Looking over a rocky coastline with a tall rock stack in the middle background
The Old Man, West Cape Howe National Park

‘The Other Elephant Rocks’

Elephant Rocks near Denmark is no doubt gorgeous and that’s why I made it one of my favourite beaches for families, but if you want a similar scene all to yourself then check out this place. You can drive down the sand track to a small cleaning on the exposed granite ledge. Although the view over west to The Old Man and east to Golden Gates Beach is pretty special, the real gem here is a little hidden. If you walk to the westerly edge of of the granite platform and peak over you will find a small aquarium of calm ocean surrounded by smooth pinkish boulders. Just like a mini Elephant Rocks this gorgeous hidden gem is a nice and calm pool to enjoy a swim.

To get down to the beach look for a small track to the left of the cleaning. Again, you will need to push through the bushes of the narrow track to reach the beach. Watch for the water calmly rising and falling with the swell but no real waves break here.

Maddie sitting on a rock looking over the quiet pool behind that is protected by many granite rounded boulders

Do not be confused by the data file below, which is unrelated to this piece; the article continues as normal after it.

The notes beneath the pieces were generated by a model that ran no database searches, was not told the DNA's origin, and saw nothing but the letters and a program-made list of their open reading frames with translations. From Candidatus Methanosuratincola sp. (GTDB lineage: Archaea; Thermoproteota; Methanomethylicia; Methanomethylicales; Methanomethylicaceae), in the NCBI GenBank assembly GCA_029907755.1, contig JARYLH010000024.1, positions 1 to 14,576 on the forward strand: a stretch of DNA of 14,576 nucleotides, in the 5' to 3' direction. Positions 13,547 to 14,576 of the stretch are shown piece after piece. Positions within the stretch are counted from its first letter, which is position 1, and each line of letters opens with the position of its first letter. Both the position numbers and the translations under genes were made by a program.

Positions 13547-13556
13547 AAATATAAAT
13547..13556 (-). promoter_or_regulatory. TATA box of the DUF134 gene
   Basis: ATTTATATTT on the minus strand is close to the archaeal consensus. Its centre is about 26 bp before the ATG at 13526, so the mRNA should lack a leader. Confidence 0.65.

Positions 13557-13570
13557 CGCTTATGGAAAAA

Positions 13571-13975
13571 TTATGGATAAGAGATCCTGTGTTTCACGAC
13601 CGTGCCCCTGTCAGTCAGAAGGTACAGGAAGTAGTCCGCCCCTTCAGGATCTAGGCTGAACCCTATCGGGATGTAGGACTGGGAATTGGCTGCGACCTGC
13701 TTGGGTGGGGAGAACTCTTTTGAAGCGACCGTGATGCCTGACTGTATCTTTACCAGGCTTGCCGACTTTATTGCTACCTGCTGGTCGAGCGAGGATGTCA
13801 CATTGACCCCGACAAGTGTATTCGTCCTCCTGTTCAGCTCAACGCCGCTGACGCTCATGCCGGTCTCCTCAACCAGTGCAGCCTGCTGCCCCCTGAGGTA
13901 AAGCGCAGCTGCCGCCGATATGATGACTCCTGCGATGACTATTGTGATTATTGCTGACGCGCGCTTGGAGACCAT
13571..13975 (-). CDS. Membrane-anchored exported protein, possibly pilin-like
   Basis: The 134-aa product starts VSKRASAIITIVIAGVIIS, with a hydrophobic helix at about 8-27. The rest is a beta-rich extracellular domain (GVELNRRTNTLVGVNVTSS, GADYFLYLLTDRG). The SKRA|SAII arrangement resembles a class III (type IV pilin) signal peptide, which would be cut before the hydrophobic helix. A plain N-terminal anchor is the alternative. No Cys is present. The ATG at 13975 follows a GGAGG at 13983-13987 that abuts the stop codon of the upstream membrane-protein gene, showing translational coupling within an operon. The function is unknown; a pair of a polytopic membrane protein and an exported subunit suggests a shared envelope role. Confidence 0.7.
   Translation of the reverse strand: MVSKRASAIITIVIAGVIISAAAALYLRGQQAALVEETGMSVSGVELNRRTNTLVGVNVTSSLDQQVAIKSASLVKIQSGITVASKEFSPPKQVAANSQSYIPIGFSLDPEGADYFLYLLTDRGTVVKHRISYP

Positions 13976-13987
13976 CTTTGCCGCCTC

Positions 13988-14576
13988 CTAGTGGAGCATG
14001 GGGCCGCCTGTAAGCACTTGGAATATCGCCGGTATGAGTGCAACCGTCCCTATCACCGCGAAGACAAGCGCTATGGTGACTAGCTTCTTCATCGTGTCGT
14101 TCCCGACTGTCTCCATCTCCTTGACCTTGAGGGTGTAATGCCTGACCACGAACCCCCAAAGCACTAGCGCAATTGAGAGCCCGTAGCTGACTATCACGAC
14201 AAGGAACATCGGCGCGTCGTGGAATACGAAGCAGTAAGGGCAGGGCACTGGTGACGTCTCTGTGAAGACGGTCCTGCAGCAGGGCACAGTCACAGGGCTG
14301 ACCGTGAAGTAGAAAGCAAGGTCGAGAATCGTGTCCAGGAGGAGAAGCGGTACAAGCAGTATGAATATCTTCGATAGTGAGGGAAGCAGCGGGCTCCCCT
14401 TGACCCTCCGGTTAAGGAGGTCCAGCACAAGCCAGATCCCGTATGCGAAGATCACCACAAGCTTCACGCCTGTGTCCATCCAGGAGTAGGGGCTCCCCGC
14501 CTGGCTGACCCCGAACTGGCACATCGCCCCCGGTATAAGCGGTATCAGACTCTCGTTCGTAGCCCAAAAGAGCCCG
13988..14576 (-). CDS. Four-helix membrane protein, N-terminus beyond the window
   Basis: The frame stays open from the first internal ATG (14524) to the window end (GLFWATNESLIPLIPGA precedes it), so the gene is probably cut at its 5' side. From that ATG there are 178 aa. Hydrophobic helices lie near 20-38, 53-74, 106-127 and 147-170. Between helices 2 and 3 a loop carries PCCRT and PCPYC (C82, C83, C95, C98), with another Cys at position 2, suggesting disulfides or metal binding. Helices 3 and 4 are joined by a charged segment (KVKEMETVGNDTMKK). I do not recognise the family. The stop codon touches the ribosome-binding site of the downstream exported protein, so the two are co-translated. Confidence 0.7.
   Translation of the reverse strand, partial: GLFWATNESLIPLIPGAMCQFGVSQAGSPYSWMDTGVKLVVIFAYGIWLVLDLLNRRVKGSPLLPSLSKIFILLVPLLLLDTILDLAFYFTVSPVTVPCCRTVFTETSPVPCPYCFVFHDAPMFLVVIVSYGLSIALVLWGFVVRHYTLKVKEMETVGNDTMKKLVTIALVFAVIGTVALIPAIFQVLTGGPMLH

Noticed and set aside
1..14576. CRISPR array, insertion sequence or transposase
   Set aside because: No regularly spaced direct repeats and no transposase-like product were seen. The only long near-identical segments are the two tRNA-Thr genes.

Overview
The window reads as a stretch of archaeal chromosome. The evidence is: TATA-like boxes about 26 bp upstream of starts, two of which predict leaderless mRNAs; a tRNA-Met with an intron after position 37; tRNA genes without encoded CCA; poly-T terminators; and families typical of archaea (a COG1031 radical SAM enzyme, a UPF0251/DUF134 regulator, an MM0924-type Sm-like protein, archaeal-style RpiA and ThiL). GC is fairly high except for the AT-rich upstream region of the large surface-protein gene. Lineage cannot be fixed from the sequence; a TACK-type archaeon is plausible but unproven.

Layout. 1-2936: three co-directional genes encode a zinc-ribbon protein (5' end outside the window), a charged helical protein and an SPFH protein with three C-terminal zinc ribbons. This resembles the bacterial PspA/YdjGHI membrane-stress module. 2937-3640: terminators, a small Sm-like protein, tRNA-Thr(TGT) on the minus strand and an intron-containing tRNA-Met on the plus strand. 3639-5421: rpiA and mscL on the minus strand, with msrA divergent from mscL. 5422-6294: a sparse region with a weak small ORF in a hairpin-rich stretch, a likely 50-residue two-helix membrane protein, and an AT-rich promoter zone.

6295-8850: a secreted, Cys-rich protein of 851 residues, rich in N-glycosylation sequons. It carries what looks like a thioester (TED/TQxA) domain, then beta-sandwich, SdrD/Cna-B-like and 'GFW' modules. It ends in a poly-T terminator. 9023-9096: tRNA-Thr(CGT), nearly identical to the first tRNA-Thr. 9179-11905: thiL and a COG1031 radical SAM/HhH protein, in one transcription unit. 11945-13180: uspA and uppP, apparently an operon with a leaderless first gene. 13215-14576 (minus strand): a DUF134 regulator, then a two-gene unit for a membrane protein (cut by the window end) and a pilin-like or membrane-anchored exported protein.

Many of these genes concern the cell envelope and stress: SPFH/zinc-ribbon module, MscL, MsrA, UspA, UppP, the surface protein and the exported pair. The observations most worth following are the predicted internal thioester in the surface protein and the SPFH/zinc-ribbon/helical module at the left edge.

Maddie enjoying the view

Golden Gates Beach

Strewn with enormous granite boulders this beach is so much fun to explore. Again it requires a little agility to get down to the sand but it’s a worthwhile climb. Some of the boulders have cracked in half creating little pathways to more hidden beaches.

The obvious tide line on the rocks makes it really easy to see the difference between weathering by rain water and by the ocean. Notice how the orange lichen and moss that is so typical of the southern beaches of WA only grows on surfaces exposed to rain.

Here also you will find a fantastic surf break. Looking for the best beach to watch the sunset? This is definetly the one 🙂

Camping in West Cape Howe

There is only the one official camp in West Cape Howe and that is the tent camping at Shelley Beach. However, there are so many amazing free and low cost camps close by.

Cosy Corner East

Cosy Corner camp is tucked in the sand dunes just behind the beach with plenty of shelter from the wind. There is space for caravans in well-defined sites as well as more freeform tent camping closer down to the beach.

  • Facilities: toilets, Telstra reception, bins, dump point.
  • Cost: FREE

Torbay Inlet (Floodgates)

A small camping are with 5 small caravan sites and 16 tent bays but not suitable for larger caravans.

  • Facilities: toilets, Telstra reception, bins
  • Cost: FREE

Parry Beach

Gorgeous protected campsite among the peppermint trees. This campsite has showers and is along the Bibbulmun Track. There are limited sites for caravans.

  • Facilities: toilets, showers, BBQ, Telstra reception
  • Cost: $17 for two adults per night, $3 for children over 3
Water washes over a rock in the foreground with the beach in the background
The lagoon at Dunsky Beach, West Cape Howe